The church also updated the section on burial and cremation, noting that “the church does not encourage cremation” but the update notes that some countries require it. Burial also can be impractical or unaffordable for some families.
During the church’s October general conference, President Russell M. Nelson said, “I grieve that our Black brothers and sisters the world over are enduring the pains of racism and prejudice. Today, I call upon our members everywhere to lead out in abandoning attitudes and actions of prejudice. I plead with you to promote respect for all of God’s children.”
Similar language was adopted in a new section added to the handbook Friday.
Word of Wisdom
In today’s world, information is easy to access and share. This can be a great blessing for those seeking to be educated and informed. However, many sources of information are unreliable and do not edify. Some sources seek to promote anger, contention, fear or baseless conspiracy theories (see 3 Nephi 11:30; Mosiah 2:32). Therefore, it is important that church members be wise as they seek truth. Seek out and share only credible, reliable and factual sources of information. Avoid sources that are speculative or founded on rumor. The guidance of the Holy Ghost, along with careful study, can help members discern between truth and error (see Doctrine and Covenants 11:12; 45:57). In matters of doctrine and church policy, the authoritative sources are the scriptures, the teachings of the living prophets and the General Handbook.
Here’s a brief summary of the biggest changes:
An updated section says that the church’s position on healing is that it should be sought through a combination of professional medical help, exercising faith and receiving priesthood blessings from those holding the necessary priesthood office.
‘Prejudice is not consistent with the revealed word of God’
President Dallin H. Oaks, first counselor in the First Presidency, said during October’s conference that church members should “root out racism.” A few weeks later, he encouraged BYU students to “heed our prophet’s call” to end racism.
The church continues to oppose recreational use of marijuana.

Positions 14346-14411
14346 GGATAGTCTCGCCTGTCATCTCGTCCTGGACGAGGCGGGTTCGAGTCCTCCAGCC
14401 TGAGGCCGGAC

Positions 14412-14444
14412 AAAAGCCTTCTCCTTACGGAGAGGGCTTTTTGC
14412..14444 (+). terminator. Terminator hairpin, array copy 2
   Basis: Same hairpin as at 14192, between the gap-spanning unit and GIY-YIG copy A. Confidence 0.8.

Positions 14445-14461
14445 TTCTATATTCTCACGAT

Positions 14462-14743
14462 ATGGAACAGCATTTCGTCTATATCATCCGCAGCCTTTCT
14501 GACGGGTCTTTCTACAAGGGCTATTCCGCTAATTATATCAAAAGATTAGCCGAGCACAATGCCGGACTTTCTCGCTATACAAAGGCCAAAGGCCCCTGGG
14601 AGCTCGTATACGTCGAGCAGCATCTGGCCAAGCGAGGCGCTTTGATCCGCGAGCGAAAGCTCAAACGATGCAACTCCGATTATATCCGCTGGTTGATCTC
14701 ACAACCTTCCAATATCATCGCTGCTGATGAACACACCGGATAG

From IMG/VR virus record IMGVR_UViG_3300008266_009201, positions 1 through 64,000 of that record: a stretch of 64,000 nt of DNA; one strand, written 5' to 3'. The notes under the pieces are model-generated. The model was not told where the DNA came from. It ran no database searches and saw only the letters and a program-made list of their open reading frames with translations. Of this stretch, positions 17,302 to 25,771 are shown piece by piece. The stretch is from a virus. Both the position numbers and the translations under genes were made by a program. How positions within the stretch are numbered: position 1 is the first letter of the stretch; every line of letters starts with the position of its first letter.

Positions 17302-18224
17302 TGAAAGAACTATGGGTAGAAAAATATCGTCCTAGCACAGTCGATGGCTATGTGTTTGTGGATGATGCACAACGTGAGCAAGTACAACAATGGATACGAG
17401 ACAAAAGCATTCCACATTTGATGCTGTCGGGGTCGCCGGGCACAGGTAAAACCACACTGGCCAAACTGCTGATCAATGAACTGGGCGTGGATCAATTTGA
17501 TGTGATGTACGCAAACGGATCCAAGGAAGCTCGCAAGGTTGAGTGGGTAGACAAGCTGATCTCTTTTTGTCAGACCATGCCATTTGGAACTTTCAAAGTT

• What CBD is and how it’s made
• How it’s different than THC
• Potential treatments for common ailments
• How to buy safe, quality products
• Dosing considerations and effects
• An overview of the endocannabinoid system
• The legality and history of CBD
This book is important right now for a number of reasons. For starters, consumers need a no-nonsense basic understanding of what CBD is and how to use it, so they can seek out the products that will best serve them. Not all CBD products are created equally! This book will help you understand what questions need to be asked as you start your journey with CBD: questions to ask yourself, bud tenders, growers, producers, and even your doctor. It will help you understand how CBD is extracted, concentrated, and used in the seemingly endless array of products now out there on the market. It will also help you know what to look for on product labels, ingredient lists, and lab test results.
I was working in Connecticut when I began this journey of cannabis advocacy, which at that time did not have laws permitting the use of medical cannabis. Looking back, my first steps into advocacy included writing letters to my elected officials, asking my nursing colleagues if they were taught about the endocannabinoid system, and asking my patients if they ever considered alternative treatments, taking the conversation to cannabis if they were receptive to the topic.